Review: Blanket Ban

An infectious activism on abortion rights

theatre review (edinburgh) | Read in About 2 minutes
Published 11 Aug 2022
33435 large
Fest magazine

With the recent fall of Roe vs Wade still fresh, it's easy to overlook places closer to home that restrict abortion rights. In the EU, there's only one country that bans the medical procedure with no exceptions – Malta. With this show, London-based Maltese theatremakers Davinia Hamilton and Marta Vella aim to raise awareness of the lack of reproductive healthcare, encourage engagement with the pro-choice movement, and share their affection for their home nation. 

The research and development process included interviews with pro-choice activists, people in Malta who have had illegal abortions and those who were denied appropriate reproductive care in the country. Extracts of these verbatim testimonies make up most of the script. The audience meets a small selection of the interviewees through Hamilton and Vella's embodiment of them, whilst others are clips of Zoom interviews.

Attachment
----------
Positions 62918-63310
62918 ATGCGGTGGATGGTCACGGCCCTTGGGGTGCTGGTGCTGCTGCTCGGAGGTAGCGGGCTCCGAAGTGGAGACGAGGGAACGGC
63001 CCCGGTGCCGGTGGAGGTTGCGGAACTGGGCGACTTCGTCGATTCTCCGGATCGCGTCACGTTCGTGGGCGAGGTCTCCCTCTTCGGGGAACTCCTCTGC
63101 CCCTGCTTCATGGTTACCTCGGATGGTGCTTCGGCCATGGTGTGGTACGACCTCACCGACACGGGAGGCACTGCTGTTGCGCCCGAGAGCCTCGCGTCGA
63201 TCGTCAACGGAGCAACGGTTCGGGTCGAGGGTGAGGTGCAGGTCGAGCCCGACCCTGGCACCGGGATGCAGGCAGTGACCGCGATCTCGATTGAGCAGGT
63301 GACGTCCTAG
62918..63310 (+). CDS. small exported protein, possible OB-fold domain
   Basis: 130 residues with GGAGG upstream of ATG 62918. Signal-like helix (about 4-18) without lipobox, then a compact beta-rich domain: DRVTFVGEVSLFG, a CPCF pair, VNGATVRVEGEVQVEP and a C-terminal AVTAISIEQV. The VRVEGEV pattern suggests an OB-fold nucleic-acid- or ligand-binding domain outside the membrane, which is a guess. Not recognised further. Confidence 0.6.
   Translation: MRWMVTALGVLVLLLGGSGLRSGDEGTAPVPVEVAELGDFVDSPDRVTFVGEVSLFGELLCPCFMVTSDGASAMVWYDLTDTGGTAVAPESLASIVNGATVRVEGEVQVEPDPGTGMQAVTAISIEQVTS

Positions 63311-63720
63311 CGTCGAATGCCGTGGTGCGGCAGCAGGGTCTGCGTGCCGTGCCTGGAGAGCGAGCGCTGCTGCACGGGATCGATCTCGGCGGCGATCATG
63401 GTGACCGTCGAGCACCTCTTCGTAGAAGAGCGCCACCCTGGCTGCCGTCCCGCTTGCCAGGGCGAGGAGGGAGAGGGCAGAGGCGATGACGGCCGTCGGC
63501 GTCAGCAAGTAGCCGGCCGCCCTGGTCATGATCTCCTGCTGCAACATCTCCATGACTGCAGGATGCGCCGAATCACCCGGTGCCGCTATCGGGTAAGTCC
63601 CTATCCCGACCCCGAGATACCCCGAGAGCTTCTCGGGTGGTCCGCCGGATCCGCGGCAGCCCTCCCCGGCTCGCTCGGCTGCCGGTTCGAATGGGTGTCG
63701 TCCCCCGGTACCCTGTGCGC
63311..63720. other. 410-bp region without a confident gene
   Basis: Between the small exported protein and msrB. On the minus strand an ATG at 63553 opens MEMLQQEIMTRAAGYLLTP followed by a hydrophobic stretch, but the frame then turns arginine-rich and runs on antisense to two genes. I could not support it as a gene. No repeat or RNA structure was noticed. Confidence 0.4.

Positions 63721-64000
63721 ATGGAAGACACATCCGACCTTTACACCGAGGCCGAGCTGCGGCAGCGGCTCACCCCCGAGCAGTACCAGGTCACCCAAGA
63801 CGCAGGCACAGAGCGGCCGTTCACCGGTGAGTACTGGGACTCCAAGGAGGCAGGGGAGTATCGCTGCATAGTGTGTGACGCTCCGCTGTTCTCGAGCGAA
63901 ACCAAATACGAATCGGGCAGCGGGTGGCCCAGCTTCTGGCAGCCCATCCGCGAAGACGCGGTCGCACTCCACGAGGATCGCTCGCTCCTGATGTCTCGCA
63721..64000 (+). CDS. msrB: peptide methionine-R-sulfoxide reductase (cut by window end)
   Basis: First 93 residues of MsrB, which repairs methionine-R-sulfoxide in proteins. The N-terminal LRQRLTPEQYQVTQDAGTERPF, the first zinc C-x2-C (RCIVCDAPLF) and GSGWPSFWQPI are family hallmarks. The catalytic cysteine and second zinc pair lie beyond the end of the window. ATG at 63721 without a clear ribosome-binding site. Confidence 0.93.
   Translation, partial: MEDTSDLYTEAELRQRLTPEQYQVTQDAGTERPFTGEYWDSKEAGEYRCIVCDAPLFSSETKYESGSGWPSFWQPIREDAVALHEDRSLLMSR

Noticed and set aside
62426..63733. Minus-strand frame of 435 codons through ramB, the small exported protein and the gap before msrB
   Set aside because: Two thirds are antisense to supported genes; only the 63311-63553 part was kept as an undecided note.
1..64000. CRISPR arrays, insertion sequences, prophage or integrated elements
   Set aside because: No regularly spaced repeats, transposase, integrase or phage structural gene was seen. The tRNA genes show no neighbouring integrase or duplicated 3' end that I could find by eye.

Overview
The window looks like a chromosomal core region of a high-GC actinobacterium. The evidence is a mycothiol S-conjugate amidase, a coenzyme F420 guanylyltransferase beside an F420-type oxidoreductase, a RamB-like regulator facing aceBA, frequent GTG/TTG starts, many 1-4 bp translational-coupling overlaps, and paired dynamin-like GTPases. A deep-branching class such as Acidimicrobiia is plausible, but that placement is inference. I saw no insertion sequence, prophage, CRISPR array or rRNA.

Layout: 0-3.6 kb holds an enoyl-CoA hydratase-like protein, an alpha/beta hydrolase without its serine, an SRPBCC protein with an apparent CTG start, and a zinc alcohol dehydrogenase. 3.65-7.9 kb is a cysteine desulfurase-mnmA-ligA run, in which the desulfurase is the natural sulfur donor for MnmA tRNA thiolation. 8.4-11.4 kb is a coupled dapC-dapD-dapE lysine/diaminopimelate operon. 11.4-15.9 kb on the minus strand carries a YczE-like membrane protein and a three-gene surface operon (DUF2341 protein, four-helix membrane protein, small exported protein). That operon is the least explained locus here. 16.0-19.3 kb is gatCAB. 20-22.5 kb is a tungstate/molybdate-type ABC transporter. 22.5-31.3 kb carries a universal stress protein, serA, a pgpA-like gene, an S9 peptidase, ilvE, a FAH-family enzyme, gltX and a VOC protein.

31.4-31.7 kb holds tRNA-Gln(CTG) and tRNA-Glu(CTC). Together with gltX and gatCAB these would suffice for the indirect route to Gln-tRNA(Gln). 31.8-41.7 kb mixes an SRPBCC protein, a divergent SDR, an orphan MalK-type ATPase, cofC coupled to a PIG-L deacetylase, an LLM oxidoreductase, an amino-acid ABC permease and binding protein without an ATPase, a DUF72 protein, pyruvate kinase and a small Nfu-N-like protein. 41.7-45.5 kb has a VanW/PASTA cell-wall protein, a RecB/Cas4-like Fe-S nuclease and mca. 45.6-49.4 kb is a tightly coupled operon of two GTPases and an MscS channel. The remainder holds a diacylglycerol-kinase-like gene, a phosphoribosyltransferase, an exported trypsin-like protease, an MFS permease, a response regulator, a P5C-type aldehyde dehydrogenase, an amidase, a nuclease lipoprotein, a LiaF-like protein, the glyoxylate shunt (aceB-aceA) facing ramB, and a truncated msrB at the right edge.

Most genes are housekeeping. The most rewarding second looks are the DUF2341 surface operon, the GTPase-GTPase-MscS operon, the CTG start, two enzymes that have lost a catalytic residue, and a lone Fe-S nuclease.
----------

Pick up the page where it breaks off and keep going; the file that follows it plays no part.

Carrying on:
In between these stories there are performative explanations about Malta's culture, such as its deeply-held Catholicism and lack of comprehensive sex education. There are also more abstract sequences, such as those about Maltese people's relationship with the sea. Though these are dynamic and vary the performance style, they don't always gel with the rest of the material. The overall effect is one of a collage of different experiences and conflicting feelings. Hamilton and Vella boil with rage and love, two emotions that aren't known for being tidy – and this show captures that. Though it's often messy and fragmented, their infectious activism and pride help hold it together.